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Catawba Riverkeeper Foundation Hires New Executive Director

Catawba Riverkeeper Foundation Hires New Executive Director

The Catawba Riverkeeper Foundation has hired Emilee Syrewicze to serve as its new Executive Director. Emilee will begin work on April 15. Rick Gaskins, the long-time Executive Director for the Catawba Riverkeeper Foundation will be leaving the organization in June.

Catawba Riverkeeper Foundation Hires New Executive Director

Emilee Syrewicze

CRF Board Chair, Bill White stated that “While we are sad to see Rick leave CRF, we are excited about the ideas and energy that Emilee will bring to the organization.  CRF is poised to grow, and Emilee is the right person lead CRF into a new era.”

Emilee has a degree in environmental law from Vermont Law School and currently serves as the Executive Director of a non-profit in Traverse City, Michigan.   She attended Alma College and received her BA in political science.  During her time at Alma, Emilee concentrated on chemistry and environmental policy, spending a spring term in China writing a thesis on Chinese water policy and development.  She then attended Vermont Law School and received her JD in with a focus on nonprofit and environmental law/policy.  Working at the Center for Environmental Law and Policy in Spokane, Washington, fostered her interest in nonprofit administration and policy.  Currently, Emilee is the Executive Director of the Northwest Michigan Supportive Housing (NMSH) in Traverse City MI, an organization that provides permanent supportive housing to homeless individuals and families with severe mental illness in Northwest Michigan and has one of the highest success rates in the United States.  She currently sits as Vice President of the Community Economic Development Association of Michigan (CEDAM) in Lansing, Chair of the Greater Grand Traverse Continuum of Care, board trustee of the Torch Lake Conservation Center, and is active in the Traverse City Rotary Club.   In 2014, Emilee was recognized by the Traverse City Business News as one of the 40 most influential people under 40 in Northwest Michigan. 

“I have a passion for environmental conservation issues and I am excited about working for an organization that is on the leading edge of so many environmental issues,” said Emilee Syrewicze.  “Many people probably do not realize that the Catawba-Wateree River basin has become the poster child for many issues such as coal ash, storm water pollution, water shortages, sprawl, and water planning.”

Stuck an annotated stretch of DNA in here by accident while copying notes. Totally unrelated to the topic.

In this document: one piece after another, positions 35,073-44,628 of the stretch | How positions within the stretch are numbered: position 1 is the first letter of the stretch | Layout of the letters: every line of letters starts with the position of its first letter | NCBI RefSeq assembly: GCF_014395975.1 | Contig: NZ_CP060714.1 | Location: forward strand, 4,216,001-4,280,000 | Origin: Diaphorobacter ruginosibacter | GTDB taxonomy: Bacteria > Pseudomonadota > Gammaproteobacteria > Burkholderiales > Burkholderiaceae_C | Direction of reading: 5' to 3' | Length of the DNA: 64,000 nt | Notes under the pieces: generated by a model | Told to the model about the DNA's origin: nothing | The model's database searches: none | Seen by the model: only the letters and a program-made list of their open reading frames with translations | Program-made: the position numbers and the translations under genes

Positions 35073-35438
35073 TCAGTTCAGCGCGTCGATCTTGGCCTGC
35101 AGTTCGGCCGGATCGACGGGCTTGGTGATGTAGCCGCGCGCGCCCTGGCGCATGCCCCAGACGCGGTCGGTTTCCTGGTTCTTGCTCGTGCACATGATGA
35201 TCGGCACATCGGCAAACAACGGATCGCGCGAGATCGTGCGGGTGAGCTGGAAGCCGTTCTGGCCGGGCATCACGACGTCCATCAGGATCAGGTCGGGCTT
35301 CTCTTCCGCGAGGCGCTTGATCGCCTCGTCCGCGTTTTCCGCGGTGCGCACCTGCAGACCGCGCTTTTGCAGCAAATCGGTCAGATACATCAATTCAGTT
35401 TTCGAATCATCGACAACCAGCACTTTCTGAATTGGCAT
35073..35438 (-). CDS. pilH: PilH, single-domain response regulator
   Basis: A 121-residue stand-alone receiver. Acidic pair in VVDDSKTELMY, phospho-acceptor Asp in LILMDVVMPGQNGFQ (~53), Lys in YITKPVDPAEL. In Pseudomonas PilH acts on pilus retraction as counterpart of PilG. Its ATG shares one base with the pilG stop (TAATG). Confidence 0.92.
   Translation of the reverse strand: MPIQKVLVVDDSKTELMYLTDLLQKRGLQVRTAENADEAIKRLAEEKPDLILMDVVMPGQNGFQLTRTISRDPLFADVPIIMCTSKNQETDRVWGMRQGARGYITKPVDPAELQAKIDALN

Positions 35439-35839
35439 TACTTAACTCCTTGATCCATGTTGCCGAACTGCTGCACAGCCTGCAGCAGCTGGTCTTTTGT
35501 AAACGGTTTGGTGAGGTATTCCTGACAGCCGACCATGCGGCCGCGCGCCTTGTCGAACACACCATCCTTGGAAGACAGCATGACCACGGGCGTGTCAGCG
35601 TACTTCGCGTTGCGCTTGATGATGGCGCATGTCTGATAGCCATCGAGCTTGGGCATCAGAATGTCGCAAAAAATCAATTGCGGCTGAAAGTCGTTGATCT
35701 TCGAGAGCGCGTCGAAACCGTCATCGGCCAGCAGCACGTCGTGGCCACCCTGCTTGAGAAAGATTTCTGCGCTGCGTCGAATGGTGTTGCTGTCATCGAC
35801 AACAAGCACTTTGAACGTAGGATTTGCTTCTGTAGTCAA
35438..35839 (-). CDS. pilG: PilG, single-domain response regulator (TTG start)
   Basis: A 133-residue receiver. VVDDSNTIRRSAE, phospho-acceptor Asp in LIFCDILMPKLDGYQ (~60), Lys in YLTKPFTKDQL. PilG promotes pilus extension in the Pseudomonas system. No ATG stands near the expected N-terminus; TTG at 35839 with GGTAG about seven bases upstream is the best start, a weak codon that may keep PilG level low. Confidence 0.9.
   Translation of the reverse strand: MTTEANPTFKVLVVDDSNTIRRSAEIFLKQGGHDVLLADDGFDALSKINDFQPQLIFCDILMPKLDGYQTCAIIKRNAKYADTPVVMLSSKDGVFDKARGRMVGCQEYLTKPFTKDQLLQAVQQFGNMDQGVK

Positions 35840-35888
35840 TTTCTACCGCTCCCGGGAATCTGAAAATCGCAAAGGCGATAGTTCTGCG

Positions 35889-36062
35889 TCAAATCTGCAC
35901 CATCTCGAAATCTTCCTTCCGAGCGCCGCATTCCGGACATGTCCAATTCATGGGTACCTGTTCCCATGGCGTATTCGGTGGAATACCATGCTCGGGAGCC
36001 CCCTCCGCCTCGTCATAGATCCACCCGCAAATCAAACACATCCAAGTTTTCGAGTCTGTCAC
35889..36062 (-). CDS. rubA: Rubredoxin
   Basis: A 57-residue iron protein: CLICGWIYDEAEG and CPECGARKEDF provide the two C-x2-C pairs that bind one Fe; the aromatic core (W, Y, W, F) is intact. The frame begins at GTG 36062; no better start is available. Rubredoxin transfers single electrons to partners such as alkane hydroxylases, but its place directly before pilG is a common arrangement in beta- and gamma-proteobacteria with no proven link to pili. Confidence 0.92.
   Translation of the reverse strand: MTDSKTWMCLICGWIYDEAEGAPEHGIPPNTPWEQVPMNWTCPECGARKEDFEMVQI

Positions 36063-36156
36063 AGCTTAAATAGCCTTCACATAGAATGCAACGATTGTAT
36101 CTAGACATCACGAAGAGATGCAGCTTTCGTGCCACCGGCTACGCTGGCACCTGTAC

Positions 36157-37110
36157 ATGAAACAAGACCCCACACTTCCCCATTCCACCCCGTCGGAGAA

Emilee will have big shoes to fill.  Rick Gaskins began doing volunteer work for the Catawba Riverkeeper Foundation shortly after it was founded in 1998 and has served the organization in a variety of capacities including attorney, Board Chair, Catawba Riverkeeper, and Executive Director.  During that time, CRF was successful in a wide range of initiatives including establishing a summer youth kayaking program, settlement of a proposed inter-basin water transfer in way that created a model for water conservation, litigation victories that resulted changes that reduced pollution from a variety of sources.

Rick Gaskins on Mountain Island LakeSpecifically, during the time that Rick has been at the helm, CRF successes included:

  • Settlement of the inter-basin transfer (IBT) litigation to encourage Concord and Kannapolis to conserve and reuse water rather than to transfer water from the Catawba basin to the Yadkin basin (this settlement has been so successful that Concord and Kannapolis have been able to grow while taking almost no water from the Catawba basin);
  • Fish tissue sampling that led the issuance of fish advisories for PCBs in fish;
  • Changes to the Tega Cay sewage permit that ultimately required upgrades and eventually led to the transfer of the sewage operations to the town of Tega Cay;